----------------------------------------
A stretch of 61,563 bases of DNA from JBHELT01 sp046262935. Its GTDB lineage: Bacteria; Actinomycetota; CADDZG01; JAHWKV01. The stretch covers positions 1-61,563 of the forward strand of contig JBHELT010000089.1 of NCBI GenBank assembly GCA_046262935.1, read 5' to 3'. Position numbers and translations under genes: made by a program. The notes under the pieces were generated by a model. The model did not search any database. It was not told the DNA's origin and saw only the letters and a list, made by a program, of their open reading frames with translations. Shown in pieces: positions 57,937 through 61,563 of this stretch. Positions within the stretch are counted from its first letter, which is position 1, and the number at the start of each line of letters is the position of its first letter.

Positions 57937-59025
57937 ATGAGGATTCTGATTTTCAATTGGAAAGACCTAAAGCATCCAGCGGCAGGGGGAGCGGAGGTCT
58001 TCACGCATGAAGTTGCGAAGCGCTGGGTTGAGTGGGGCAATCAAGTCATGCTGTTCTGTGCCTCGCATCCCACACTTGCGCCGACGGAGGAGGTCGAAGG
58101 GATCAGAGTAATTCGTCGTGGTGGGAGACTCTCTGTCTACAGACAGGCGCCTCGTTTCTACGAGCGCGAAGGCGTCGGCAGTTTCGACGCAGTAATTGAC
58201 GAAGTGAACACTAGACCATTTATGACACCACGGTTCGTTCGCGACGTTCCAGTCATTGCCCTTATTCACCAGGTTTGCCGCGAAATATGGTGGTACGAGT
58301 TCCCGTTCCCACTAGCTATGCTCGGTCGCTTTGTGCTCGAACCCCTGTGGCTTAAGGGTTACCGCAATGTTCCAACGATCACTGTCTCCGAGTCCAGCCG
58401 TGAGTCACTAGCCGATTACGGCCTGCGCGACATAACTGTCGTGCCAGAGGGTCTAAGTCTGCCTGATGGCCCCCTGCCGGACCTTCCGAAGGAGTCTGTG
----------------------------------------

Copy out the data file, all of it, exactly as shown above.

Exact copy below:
A stretch of 61,563 bases of DNA from JBHELT01 sp046262935. Its GTDB lineage: Bacteria; Actinomycetota; CADDZG01; JAHWKV01. The stretch covers positions 1-61,563 of the forward strand of contig JBHELT010000089.1 of NCBI GenBank assembly GCA_046262935.1, read 5' to 3'. Position numbers and translations under genes: made by a program. The notes under the pieces were generated by a model. The model did not search any database. It was not told the DNA's origin and saw only the letters and a list, made by a program, of their open reading frames with translations. Shown in pieces: positions 57,937 through 61,563 of this stretch. Positions within the stretch are counted from its first letter, which is position 1, and the number at the start of each line of letters is the position of its first letter.

Positions 57937-59025
57937 ATGAGGATTCTGATTTTCAATTGGAAAGACCTAAAGCATCCAGCGGCAGGGGGAGCGGAGGTCT
58001 TCACGCATGAAGTTGCGAAGCGCTGGGTTGAGTGGGGCAATCAAGTCATGCTGTTCTGTGCCTCGCATCCCACACTTGCGCCGACGGAGGAGGTCGAAGG
58101 GATCAGAGTAATTCGTCGTGGTGGGAGACTCTCTGTCTACAGACAGGCGCCTCGTTTCTACGAGCGCGAAGGCGTCGGCAGTTTCGACGCAGTAATTGAC
58201 GAAGTGAACACTAGACCATTTATGACACCACGGTTCGTTCGCGACGTTCCAGTCATTGCCCTTATTCACCAGGTTTGCCGCGAAATATGGTGGTACGAGT
58301 TCCCGTTCCCACTAGCTATGCTCGGTCGCTTTGTGCTCGAACCCCTGTGGCTTAAGGGTTACCGCAATGTTCCAACGATCACTGTCTCCGAGTCCAGCCG
58401 TGAGTCACTAGCCGATTACGGCCTGCGCGACATAACTGTCGTGCCAGAGGGTCTAAGTCTGCCTGATGGCCCCCTGCCGGACCTTCCGAAGGAGTCTGTG